Design has a research methodology called analogous research, a practice where you observe design solutions from seemingly different industries, that may apply to your own. You may design for children entering kindergarten, but you may find design solutions from patterns in displaying driver behavior.
IDEO describes it as a form of exploration that takes a team outside of its industry to find inspiration in the ways others have tackled similar challenges.
I find analogous research to be one of my favorite things to do as a designer. I love dissecting microinteractions, information architecture, and context. It helps me practice empathy for the design of the application said application, service, and or industry. To me, doing that is more productive (and fun) finding the wrong things about them.
Analogous research could also apply to seemingly different topics like self-improvement topics such as management. As an avid reader, I find that there are uncanny similarities between designing for users (as a UX designer) and designing for your peers (as management). It's interesting to see how design can seep over to other places where you least expect it.
Users are the reason why I delve into reading about managing. Managing people is what I do already is a much deeper and cognitive level— described in user-centered design methods like user testing, research, interviews, etc.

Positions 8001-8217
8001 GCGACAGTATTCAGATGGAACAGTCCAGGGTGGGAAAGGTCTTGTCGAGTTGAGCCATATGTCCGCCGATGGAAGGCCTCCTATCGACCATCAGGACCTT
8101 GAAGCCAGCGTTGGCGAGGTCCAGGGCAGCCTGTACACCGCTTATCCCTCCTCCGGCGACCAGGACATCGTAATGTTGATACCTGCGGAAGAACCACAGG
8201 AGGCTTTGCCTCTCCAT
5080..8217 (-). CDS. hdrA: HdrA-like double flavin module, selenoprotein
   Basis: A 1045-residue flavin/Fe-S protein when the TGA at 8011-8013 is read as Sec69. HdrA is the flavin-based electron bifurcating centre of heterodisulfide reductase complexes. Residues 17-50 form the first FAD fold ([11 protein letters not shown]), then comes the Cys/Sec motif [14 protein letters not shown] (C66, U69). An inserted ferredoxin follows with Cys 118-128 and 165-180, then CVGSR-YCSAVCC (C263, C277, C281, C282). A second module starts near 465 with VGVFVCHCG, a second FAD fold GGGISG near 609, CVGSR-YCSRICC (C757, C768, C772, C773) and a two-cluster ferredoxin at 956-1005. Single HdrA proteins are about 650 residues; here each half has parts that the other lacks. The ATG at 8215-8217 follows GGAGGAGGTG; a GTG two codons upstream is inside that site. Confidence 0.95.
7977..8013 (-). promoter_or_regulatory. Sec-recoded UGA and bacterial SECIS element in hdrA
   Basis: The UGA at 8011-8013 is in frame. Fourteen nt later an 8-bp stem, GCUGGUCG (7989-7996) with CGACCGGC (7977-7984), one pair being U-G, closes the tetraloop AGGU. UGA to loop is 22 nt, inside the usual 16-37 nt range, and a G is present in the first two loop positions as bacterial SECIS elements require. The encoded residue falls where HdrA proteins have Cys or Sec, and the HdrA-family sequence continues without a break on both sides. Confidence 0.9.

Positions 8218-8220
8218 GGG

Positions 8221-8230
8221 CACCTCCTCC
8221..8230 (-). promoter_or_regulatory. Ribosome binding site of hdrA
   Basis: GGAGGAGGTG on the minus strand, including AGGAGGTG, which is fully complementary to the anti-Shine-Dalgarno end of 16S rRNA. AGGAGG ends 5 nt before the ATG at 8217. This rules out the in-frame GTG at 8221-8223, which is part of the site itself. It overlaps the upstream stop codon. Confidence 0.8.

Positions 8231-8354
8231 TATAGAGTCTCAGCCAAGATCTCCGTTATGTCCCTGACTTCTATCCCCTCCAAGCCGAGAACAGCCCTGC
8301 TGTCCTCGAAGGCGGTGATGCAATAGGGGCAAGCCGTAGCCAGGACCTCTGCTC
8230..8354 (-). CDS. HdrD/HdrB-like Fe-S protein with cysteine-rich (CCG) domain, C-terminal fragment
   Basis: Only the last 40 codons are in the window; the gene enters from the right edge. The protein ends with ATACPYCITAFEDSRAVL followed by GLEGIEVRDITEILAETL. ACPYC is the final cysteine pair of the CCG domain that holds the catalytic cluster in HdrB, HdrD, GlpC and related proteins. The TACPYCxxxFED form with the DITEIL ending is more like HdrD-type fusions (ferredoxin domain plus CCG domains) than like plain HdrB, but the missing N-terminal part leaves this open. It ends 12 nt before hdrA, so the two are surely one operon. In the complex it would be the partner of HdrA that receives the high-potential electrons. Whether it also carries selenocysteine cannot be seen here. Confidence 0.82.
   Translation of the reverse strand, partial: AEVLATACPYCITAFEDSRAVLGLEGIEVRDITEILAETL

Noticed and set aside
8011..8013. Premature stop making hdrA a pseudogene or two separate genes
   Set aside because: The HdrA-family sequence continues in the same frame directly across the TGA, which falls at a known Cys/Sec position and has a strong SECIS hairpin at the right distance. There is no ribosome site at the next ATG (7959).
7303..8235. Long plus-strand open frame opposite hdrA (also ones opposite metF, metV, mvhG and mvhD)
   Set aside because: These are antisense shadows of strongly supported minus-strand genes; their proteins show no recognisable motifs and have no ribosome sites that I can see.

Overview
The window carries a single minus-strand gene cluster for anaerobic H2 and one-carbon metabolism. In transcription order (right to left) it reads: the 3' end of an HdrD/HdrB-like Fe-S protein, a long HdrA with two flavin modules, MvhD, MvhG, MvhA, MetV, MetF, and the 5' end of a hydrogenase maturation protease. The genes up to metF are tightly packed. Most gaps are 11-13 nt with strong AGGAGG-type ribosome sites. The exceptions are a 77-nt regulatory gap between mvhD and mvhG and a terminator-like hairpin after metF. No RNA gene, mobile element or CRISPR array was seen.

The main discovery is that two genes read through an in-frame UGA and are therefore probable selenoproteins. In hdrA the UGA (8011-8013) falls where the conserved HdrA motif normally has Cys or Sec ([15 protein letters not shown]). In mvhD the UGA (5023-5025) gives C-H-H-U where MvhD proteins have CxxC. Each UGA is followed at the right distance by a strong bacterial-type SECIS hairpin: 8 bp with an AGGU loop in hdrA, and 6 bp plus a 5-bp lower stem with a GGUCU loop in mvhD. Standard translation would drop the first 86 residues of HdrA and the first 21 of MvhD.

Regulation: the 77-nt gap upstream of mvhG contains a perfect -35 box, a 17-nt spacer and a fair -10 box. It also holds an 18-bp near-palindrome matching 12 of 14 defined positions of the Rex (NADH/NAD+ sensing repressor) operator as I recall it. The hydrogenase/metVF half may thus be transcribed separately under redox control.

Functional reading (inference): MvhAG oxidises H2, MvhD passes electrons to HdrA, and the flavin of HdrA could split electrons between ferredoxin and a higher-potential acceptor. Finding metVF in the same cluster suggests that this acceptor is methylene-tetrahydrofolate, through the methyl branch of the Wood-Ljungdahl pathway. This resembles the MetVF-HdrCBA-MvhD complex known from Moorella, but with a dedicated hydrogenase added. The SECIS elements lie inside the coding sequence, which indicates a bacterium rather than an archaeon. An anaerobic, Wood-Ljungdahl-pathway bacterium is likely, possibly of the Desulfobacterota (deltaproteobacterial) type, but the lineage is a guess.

Except instead of top-down, I want the users to feel that I am their ally. It makes them feel more comfortable, and most importantly, willing to give unfiltered feedback about their goals and needs.
I manage the reservoir of information, feedback, understanding, and assumptions they give, whether consciously or subconsciously. And, as a practitioner of this discipline, this type of management is plenty.
Because what is my goal? My goal is to create useful applications with good user experience, a suite of applications for a data-heavy, engineering-minded initial set of users. What is the mantra instilled to us UX designers? We design for and with the users.
But you know, there are overlaps between managing your peers and managing users. There are some underlying concepts and principles that you can apply on the daily grind that would help achieve UX objectives.
A proponent to I have to read about management is the focus on interpersonal relationships. Inevitably, the focus on people and relationships apply to all— users, middle managers, solution architects, etc.
“How do you manage your peers to be successful?”
“How do you manage your users to be successful?”
“How do you set your peers up for success?”
“How do you set your users up for success?”
“How do you measure your peer's performance, and what is the course for correction?”
“How do you measure your user's performance, and what is the course for correction?”
You start to get the idea. What is beautiful about this is that when you make the connection, everything you've ever read after begins a cognitive walkthrough: "Is this true for my users? For myself? How can I apply this to my work?"
Every bit of effort you do to understand the user is another penny in the empathy jar.